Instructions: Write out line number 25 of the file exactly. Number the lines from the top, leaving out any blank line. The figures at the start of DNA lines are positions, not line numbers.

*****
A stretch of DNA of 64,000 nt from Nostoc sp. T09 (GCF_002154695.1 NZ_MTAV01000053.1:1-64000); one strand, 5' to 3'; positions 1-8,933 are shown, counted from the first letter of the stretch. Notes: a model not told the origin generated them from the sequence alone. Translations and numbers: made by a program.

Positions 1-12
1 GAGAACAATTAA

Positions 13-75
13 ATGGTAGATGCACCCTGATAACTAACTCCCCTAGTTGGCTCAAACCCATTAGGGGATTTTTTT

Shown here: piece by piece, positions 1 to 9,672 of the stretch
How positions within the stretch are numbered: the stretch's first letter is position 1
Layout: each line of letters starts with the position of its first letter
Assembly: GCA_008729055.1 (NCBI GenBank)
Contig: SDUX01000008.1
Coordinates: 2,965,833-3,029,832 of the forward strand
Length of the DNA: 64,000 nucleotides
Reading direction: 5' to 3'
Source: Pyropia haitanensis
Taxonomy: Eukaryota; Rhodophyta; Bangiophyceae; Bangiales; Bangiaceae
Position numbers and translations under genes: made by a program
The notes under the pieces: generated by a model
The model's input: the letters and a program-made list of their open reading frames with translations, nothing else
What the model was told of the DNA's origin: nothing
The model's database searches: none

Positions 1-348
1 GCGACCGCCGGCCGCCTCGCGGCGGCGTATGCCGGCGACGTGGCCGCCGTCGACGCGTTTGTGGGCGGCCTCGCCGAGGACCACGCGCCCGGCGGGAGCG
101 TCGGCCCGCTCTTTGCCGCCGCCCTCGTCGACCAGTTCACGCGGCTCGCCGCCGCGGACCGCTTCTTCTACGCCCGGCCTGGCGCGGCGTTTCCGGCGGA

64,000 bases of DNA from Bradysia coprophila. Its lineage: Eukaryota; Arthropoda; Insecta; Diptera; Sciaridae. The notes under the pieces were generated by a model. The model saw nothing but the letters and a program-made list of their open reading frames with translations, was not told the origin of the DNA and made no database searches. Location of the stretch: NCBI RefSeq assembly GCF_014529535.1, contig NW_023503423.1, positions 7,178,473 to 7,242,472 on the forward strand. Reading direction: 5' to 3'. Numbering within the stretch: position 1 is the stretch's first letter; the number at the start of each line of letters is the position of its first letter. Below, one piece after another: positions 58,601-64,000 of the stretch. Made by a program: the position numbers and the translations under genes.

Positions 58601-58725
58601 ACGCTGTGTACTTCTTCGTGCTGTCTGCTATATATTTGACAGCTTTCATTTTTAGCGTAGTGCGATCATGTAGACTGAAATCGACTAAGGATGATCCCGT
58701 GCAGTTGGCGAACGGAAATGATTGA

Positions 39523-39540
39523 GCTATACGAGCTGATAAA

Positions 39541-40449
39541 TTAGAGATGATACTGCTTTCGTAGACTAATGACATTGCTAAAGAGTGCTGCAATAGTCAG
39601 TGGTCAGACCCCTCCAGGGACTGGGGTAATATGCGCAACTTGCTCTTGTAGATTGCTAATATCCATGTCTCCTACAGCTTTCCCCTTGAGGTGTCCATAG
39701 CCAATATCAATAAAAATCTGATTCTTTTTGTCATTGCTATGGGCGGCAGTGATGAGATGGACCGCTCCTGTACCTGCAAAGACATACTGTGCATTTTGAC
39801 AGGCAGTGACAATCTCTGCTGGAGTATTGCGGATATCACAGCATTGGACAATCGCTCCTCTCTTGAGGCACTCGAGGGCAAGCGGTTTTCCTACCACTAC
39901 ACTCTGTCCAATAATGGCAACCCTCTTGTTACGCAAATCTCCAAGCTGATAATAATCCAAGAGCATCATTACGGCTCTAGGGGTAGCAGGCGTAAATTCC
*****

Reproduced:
Positions 58601-58725